In 2004, Blackie sold at an auction for $959,500 to Guitar Center, the proceeds going to benefit Clapton’s own Crossroads Centre. At the time of the sale, it was the most expensive guitar ever sold. The record has been broken several times since.

Hendrix Woodstock Stratocaster

Jimi Hendrix
Jimi Hendrix. Image: David Redfern / Redferns

Jimi Hendrix had several Stratocasters throughout his illustrious career. But his most famous was the 1968 Olympic White Strat that he called ‘Izabella’. It became known to the world, however, as the ‘Woodstock Stratocaster’.

It wasn’t even Hendrix’s favourite. His number-one Strat was the one he called ‘Black Beauty’. But the Woodstock Strat is the instrument most associated with him, likely due to media coverage and retrospective reverence of his Woodstock performance.

Hendrix continued to play the guitar for the remainder of his life. However, photos have since surfaced of Jimi playing an all-white Stratocaster with what appears to be a notch in the body. Given that the current Woodstock Strat doesn’t have that notch, it remains unknown whether or not Hendrix had another identical all-white Stratocaster with a notch or if it was the Woodstock Strat all along.

The guitar was originally right-handed and, unlike other Strats on this list, it remained completely stock aside from being set-up and restrung left-handed. Fender was making left-handed Stratocasters as early as 1962, so it’s possible that Jimi had simply grown accustomed to the set-up of a right-handed Strat strung backwards.

After Hendrix’s passing in 1970, the guitar fell into the possession of Mitch Mitchell, drummer of the Jimi Hendrix Experience, who held onto it until 1990, when he sold it to Italian TV host Gabriele Ansaloni. Ansaloni later auctioned it off to Microsoft co-founder Paul Allen. It raked in $2,000,000.

Eddie Van Halen’s Frankenstrat

Eddie Van Halen
Eddie Van Halen. Image: Ross Marino / Getty Images

Although EVH’s Frankenstrat wasn’t technically a Fender product, it was made with Fender replica parts by a company called Boogie Bodies. The parts were purchased cheaply from Wayne Charvel’s shop because the body had a knot in it. EVH dropped a Gibson PAF from an ES-335 into the bridge position.

The Frankenstrat was brought to life in 1978 and inspired a slew of hot-hodded Super-Strats to follow. In fact, Fender didn’t start making Stratocasters with humbuckers until around the mid-’80s, though it’s debated when they first started offering them.

Van Halen’s popularity undoubtedly factored into Fender’s decision – after 1978, everyone started using locking vibrato systems and humbuckers in the bridge. The Frankenstrat featured a couple of different versions of the Floyd Rose, which was at the time still in its development stages. The Frankenstrat remains one of the most esteemed instruments of all time.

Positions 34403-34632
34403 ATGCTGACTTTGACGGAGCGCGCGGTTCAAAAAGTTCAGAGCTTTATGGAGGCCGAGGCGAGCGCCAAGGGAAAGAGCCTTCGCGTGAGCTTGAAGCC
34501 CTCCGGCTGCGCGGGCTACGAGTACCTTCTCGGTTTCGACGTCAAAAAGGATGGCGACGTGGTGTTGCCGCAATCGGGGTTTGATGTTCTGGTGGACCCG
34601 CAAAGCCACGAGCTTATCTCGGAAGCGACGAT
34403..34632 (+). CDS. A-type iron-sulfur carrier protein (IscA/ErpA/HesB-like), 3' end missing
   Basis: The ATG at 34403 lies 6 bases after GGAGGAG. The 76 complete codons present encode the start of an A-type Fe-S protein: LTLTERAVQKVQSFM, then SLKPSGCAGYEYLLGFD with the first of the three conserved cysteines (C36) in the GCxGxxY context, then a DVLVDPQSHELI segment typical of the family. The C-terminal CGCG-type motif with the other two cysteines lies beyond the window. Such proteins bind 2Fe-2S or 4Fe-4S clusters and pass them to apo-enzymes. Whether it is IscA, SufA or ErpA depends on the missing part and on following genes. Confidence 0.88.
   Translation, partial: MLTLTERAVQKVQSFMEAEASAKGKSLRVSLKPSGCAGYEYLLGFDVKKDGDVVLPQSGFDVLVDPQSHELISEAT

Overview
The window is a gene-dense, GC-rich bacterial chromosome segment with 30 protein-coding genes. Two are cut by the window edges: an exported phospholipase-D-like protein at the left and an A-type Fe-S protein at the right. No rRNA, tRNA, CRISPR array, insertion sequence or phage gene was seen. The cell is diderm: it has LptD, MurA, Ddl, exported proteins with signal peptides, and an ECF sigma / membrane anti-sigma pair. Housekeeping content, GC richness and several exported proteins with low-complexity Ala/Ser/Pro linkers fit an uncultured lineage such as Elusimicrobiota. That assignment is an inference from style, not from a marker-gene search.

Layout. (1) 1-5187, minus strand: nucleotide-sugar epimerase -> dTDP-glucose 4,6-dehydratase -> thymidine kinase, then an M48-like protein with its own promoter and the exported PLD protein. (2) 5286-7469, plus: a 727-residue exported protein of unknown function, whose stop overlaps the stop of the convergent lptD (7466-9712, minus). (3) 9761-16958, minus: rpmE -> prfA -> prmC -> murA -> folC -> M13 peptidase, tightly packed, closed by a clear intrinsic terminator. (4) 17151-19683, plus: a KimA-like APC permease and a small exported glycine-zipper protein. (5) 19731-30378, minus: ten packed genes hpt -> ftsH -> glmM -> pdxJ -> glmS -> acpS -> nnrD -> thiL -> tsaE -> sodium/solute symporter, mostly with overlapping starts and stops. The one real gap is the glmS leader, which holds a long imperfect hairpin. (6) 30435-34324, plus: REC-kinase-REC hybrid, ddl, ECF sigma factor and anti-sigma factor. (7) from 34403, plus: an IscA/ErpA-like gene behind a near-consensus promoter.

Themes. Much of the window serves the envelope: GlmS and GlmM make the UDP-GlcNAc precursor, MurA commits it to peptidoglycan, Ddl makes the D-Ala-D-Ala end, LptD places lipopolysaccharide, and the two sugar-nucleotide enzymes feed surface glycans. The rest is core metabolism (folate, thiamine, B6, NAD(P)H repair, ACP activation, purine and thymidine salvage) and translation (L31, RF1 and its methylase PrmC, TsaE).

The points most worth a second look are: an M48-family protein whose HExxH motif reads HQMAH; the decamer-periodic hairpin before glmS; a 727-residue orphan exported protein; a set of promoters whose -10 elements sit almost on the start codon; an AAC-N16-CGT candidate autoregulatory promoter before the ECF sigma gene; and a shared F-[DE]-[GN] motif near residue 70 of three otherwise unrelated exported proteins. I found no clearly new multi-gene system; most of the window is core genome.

Dave Murray’s Main Maiden

Iron Maiden
Iron Maiden

Iron Maiden guitarist Dave Murray led the new wave of British heavy metal into the US wielding a familiar weapon.

He had been a Strat user from the start. In 1976, he bought a Stratocaster, which had previously belonged to Paul Kossof of Free, with ’63 body and a ’57 neck. Murray swapped out the stock single-coils for a DiMarzio Super Distortion in the bridge and a DiMarzio PAF in the neck. The pickup combination allowed him to play and record rhythm parts, solos and the occasional clean interlude on every Iron Maiden record until about 1990, when he retired the guitar in favour of a signature model, which was of course based on his main axe.

Murray experimented with different vibrato systems through the years, from a stock floating tremolo to locking tremolos like the Kahler, which required the addition of a locking nut to the neck. This was later swapped out for the original bridge. The guitar is still in Murray’s possession today.

Fender has done two runs of signature Strats for Dave Murray. The first, from 2009 to 2014, was a close replica of his black ’57 with a standard bridge and the DiMarzios. That model features a three-way pickup selector, with each position used for one pickup so they’re not used in combination. In 2015, Fender began making a California Series version, equipped with Seymour Duncan pickups, a Floyd Rose, and a compound radius neck.

Murray’s Strat certainly isn’t considered iconic the way Hendrix’s and Gilmour’s are. But the use of Stratocasters in sculpting Iron Maiden’s sound, one of the most important metal bands on the planet, should not be disregarded.

Murray’s adoption of the Strat was a massive step towards the model being incorporated into the world of metal. Later on, Jim Root would get his own stripped-down signature Stratocaster with active humbuckers, expanding the sonic offerings of the instrument even further into the realm of modern metal.